NSE DG, Oscar Onyema
Goddy Egene reviews the performance of the stock market in the first half of 2012
The Nigerian equity market ended the first half (H1) of 2012 with a growth of 4.2 per cent few days again, which is an improvement on the 0.82 per cent growth posted in the corresponding first half of 2010. Specifically, the Nigerian Stock Exchange (NSE) All-Share Index rose from 20,730.63 to close at 21,599.57.
However, given the high optimism that greeted 2012 and the ambitious forecast analysts made for the year, the H1 performance is below expectation. Analysts from leading investment banks had projected a growth of 13.3 per cent and 14 per cent.
For instance, analysts at FSDH Securities Limited had said the market would close the year with a growth of 13.3 per cent, while those at Meristem Securities Limited (MSL) predicted 13.5 per cent. Analysts at envisaged a growth of 14 per cent.
For this growth to crystallise, the market ought to have recorded an average growth of 3.5 per cent per quarter. However, the market recorded a decline of 0.38 per cent in the first quarter and ended H1 with a growth of 4.2 per cent. The positive growth was helped by 4.6 per cent appreciation the market witnessed in Q2.
In projecting the robust outlook for 2012, analyst at MSL, which was among the to 10 top stockbroking firms that led equities transactions on the floors of the NSE in 2011, said their bullish sentiments were driven by expected performance of the financial service (majorly banks) sector of the market.
According to them, Nigeria’s stable foreign exchange market, expected downward trend in yield on fixed income instruments and anticipated positive macroeconomic performance also influenced their bullish tendency.
“Our valuation suggests a robust 2012 return of 22.53 per cent for the NSE index, which we believe is justified by the attractive valuations of our coverage companies (which represent 90 per cent of the entire market). However, we are inclined to adopt a conservative outlook.
“This is informed by the outlook on global economy and the increased possibility that the Nigerian market might witness reduced foreign participation in 2012. We therefore discount our forecast by 40 per cent to arrive at an adjusted 23,532.91 index level,” they said.
The analysts explained that their sectoral returns distribution showed their upside bias for the financial service sector particularly the banks, given their fundamentals, weight and volatility.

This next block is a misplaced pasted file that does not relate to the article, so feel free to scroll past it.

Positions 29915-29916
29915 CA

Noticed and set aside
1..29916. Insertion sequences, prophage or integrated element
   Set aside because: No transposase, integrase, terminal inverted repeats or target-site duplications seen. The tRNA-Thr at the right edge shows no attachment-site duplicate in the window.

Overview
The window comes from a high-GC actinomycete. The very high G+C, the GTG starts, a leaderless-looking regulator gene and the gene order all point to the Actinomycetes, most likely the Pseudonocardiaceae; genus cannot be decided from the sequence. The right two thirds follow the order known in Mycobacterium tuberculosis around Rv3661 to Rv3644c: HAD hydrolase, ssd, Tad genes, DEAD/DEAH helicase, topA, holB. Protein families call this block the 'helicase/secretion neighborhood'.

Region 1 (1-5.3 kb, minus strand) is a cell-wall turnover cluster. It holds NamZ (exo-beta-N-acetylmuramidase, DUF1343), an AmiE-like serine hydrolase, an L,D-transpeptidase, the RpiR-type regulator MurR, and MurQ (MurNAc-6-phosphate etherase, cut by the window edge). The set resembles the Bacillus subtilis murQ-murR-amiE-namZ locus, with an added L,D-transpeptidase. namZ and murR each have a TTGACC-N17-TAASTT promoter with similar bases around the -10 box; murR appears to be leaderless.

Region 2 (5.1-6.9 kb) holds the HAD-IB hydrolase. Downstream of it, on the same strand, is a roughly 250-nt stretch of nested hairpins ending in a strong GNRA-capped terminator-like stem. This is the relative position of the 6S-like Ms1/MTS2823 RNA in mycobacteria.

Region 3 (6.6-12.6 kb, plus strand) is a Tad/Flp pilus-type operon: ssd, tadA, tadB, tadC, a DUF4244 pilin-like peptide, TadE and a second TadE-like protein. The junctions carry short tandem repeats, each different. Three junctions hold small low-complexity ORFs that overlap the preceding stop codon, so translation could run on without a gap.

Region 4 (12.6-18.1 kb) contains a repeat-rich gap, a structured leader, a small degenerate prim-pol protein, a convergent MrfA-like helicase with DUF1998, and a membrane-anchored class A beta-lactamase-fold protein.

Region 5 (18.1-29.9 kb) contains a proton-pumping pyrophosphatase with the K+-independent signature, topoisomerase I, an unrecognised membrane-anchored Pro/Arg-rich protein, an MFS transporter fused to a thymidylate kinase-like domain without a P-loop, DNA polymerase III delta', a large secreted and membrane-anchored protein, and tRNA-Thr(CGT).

According to them, they expected sector to dictate and lead market performance in 2012. “Our 22 per cent target return is 82 per cent overweight on the financial sector particularly the banks”, they said.
“We will however, subject our forecast and underlying assumptions to testing and review as events in both the economic and financial markets warrants. Our understanding of market performance and returns distribution is that market returns are always skewed towards a short period of time, and this is expected this to play out in 2012.
“Though we remain watchful on the economic climate given the increasing level of uncertainties that overshadow 2012, we anticipate a fragile first quarter rally and a much stronger rally in the second half of 2012,” they said.
In a similar vein, analysts at FSDH Securities Limited had said that 2012 would be better for investors in equities, as the global and domestic economies were set for improvement.
Their optimism was based on factors such as improved corporate earnings, less aggressive monetary policy implementation by the Central Bank of Nigeria (CBN) among others.
“Other catalysts for the market in 2012 are: improved disclosure by quoted companies as they adopt International Financial Reporting Standard (IFRS); concerted efforts of the Federal Government to improve infrastructure in the country; the current low valuation of quoted companies. On account of these factors, our forecast growth rate for the NSE All-Share Index for 2012 is 13.3 per cent”, the analysts stated.